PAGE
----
The sunniest island of the Adriatic Sea: utopian images and narratives of island tourism promotion
Ana Perinić Lewis
(Institute for Anthropological Research)
Paper short abstract:
This paper analyses the concurrent uniformity and heterogeneity of representations of the island of Hvar in destination branding, place promotion and commodification.
Paper long abstract:
The tourist promotion of the island Hvar has for two centuries been based on several dominant stereotypical notions and narrations about the sunniest island of the Adriatic. The idealised and utopian Hvar is an island with only a few overemphasised and exaggerated geographic, climatologic and cultural features, and all descriptions of them are hyperbolic. Tourism being the most important and the most promising branch of the island's economy, the islanders themselves are in different ways using and toying with the stereotypical representations and discourses of tourist narrations about the island, life on it, as well as about themselves. There is no institutionalised, uniform branding of the entire island, apart from the five tourist boards which carry out the tourist promotion activities on the island. This has resulted in creating different images and representations of certain island settlements which, through the choice of particular natural, cultural and traditional elements and local identifications of their inhabitants, wish to emphasise their own distinctiveness and uniqueness. Due to mutual competition in the diversity and attractiveness of the tourist offer, depending on the perspective of the island towns or municipal centres in which tourist promotional activities are organised, different notions and narrations emerge where the entire island is concerned. As a result, a homogenous image of a utopian Hvar is being decomposed into a complex, polycentric island made out of a multitude of islands and different island identities.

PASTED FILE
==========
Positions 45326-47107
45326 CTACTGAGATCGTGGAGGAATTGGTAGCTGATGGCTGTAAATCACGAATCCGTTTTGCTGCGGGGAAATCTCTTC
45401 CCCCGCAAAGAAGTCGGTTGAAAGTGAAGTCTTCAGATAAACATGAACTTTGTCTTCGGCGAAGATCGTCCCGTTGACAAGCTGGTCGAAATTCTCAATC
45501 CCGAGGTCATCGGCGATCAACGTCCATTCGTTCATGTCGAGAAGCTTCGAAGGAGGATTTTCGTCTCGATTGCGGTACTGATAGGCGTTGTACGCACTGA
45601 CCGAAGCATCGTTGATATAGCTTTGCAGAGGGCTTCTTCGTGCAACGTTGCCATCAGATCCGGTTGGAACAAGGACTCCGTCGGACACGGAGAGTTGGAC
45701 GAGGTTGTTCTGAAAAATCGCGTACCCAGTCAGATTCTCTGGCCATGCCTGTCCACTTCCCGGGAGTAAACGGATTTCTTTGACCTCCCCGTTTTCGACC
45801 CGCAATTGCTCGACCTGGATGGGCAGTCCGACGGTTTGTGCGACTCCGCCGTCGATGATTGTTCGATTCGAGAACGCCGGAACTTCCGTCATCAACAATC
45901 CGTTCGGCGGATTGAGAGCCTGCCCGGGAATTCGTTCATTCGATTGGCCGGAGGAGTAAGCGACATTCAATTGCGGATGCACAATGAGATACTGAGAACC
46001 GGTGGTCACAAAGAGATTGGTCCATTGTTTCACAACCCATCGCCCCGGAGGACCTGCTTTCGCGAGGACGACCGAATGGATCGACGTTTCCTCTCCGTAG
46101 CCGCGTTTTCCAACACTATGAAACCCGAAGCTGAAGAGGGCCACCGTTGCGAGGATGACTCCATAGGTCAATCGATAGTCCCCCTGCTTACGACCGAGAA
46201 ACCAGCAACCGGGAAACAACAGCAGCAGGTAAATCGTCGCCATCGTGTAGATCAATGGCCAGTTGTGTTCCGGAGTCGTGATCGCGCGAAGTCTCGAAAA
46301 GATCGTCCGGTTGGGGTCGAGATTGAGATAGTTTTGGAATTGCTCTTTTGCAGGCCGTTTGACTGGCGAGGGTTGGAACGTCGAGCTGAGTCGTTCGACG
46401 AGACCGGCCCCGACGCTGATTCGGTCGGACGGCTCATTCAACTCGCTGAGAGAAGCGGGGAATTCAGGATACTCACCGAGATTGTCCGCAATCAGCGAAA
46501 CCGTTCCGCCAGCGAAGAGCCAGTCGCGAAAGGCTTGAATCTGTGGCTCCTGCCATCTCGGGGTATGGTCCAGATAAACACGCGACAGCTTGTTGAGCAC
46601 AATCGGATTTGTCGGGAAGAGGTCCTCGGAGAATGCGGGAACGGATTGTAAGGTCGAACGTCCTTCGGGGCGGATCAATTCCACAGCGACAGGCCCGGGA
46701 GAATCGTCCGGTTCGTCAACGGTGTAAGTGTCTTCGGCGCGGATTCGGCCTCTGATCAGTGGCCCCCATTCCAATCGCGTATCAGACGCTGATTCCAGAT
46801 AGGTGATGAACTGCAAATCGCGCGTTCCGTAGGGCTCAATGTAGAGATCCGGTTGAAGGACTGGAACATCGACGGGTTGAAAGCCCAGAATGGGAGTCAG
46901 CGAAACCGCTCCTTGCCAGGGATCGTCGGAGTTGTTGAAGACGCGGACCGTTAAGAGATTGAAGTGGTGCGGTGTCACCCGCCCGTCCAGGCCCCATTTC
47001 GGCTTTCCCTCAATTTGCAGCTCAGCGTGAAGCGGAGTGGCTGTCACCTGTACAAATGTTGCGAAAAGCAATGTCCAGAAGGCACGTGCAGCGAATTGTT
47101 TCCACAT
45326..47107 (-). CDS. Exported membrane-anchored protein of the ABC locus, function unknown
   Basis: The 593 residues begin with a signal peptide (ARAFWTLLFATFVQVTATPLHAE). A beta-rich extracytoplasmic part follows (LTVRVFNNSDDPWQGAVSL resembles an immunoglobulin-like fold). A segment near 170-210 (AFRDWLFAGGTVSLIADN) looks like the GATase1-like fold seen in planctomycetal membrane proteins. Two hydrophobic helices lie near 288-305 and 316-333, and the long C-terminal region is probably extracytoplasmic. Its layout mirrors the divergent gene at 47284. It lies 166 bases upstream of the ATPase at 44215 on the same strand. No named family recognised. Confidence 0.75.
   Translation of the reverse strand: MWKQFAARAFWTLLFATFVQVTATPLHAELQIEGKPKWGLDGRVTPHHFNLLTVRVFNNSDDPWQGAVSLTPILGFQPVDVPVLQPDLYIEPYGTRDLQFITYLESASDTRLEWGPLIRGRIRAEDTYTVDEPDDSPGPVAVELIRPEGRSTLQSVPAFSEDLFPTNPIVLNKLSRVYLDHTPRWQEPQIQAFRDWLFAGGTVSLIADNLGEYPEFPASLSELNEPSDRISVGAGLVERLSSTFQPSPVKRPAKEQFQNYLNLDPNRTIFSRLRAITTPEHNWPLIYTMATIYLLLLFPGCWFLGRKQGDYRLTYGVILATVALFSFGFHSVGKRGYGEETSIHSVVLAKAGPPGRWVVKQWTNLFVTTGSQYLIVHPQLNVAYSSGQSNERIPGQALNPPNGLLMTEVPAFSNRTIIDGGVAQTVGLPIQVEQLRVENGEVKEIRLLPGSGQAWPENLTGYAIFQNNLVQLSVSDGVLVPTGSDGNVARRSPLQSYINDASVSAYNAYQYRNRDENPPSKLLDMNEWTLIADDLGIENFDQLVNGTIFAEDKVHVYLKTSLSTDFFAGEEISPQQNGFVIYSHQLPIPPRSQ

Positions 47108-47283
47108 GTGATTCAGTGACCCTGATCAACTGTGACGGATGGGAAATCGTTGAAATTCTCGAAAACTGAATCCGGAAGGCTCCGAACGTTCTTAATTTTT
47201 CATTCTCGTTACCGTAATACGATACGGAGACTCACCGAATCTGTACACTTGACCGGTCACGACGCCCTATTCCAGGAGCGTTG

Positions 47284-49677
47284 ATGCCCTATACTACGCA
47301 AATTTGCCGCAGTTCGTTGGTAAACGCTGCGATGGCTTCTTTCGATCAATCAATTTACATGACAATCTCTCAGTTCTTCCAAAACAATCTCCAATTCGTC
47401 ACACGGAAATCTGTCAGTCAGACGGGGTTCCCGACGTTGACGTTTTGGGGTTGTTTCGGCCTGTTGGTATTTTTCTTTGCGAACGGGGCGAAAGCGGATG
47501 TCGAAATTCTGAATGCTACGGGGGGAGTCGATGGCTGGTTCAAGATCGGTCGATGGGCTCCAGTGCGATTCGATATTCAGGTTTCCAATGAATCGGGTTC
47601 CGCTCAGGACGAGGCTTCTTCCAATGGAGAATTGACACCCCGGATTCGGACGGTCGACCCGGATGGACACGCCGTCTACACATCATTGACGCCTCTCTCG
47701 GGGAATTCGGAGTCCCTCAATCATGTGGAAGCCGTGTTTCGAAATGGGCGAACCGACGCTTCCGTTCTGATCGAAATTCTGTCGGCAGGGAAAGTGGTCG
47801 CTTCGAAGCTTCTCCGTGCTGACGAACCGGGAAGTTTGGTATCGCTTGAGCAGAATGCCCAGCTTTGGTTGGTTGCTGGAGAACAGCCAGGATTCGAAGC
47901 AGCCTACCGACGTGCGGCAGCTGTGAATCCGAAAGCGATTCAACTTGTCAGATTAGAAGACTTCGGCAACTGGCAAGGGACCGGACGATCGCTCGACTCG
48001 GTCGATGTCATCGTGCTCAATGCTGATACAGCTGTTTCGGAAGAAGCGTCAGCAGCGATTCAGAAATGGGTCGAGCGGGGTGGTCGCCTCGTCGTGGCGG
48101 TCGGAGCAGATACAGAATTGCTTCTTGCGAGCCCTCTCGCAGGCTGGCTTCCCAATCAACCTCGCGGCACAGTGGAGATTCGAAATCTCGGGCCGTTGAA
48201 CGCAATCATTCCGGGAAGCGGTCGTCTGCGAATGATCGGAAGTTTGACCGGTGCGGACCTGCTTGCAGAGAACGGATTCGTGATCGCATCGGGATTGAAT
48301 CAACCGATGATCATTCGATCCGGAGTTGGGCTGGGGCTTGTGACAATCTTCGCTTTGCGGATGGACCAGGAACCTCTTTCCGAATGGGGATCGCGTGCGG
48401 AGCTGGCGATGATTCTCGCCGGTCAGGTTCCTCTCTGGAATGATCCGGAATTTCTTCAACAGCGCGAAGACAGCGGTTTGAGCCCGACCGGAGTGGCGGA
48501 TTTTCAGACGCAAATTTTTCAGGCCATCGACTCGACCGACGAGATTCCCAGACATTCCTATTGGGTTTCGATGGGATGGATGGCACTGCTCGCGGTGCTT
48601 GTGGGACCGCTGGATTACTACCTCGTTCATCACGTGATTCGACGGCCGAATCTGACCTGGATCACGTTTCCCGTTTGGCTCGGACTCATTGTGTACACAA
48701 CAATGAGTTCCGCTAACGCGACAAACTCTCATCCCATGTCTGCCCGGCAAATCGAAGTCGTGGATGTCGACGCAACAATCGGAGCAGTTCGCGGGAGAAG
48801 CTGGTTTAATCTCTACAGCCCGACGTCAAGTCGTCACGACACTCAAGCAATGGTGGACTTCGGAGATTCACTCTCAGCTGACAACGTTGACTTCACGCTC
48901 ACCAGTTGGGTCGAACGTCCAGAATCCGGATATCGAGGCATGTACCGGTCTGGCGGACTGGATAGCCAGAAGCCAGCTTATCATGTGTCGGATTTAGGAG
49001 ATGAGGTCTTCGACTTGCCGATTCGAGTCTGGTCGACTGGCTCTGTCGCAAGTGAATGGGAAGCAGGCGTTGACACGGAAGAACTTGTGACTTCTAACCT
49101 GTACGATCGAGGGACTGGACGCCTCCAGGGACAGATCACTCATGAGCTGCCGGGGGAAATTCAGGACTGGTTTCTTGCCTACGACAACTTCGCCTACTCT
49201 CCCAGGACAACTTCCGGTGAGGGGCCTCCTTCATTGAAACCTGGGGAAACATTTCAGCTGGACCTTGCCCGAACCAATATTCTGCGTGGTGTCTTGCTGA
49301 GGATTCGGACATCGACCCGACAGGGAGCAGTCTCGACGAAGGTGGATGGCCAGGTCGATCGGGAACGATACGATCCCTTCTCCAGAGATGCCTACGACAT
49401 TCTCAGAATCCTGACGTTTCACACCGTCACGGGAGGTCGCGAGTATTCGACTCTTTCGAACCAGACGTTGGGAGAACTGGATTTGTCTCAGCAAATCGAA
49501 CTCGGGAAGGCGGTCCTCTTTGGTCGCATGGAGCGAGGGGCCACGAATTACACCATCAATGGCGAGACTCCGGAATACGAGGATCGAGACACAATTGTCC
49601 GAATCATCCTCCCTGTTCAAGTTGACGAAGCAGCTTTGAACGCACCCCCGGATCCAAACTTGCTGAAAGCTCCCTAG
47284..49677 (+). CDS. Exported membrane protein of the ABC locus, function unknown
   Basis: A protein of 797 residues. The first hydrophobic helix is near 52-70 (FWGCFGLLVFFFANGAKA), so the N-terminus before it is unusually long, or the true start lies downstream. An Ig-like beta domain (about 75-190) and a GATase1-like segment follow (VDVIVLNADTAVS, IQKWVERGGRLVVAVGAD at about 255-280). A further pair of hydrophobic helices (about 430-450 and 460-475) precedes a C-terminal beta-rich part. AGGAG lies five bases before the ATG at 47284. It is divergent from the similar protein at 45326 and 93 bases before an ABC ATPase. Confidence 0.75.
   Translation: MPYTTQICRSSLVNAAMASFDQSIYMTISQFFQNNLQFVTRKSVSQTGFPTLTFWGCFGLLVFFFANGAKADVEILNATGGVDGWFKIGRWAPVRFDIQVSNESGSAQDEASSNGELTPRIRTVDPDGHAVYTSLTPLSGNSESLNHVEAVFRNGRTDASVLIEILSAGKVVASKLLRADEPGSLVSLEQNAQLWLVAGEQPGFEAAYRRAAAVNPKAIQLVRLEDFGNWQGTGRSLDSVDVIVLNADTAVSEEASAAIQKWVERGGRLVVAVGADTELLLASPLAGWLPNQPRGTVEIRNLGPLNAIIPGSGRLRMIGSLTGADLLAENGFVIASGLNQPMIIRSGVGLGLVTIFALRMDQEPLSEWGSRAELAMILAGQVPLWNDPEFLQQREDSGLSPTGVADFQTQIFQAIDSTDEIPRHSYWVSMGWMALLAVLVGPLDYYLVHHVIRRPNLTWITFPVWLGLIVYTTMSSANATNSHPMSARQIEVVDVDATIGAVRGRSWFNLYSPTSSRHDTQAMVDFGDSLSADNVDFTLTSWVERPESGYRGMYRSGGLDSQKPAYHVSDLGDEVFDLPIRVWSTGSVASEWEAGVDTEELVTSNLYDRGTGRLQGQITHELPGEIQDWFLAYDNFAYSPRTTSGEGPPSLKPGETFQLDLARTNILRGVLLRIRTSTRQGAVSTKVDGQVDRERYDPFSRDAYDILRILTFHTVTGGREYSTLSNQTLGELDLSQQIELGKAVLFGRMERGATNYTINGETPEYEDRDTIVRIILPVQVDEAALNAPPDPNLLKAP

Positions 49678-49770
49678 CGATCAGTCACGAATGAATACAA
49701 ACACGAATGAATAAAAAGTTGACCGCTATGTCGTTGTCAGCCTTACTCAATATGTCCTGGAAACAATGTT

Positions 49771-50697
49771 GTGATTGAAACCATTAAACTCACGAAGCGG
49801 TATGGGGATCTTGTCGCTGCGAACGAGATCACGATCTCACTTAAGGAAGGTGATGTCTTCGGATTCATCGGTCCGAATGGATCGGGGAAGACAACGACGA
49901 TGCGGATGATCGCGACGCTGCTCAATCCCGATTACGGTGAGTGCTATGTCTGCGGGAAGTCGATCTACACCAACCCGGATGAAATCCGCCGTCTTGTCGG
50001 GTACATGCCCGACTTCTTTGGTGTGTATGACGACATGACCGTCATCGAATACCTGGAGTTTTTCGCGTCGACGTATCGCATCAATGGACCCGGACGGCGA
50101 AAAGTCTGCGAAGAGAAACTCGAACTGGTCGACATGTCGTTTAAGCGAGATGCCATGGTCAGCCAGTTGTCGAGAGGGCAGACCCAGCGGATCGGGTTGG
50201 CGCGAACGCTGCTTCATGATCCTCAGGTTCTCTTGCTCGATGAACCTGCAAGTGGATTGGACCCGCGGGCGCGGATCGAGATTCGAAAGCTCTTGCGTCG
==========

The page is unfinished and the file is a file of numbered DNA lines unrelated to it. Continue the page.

Island ethnographies revisited: challenging utopias, re-evaluating heritage?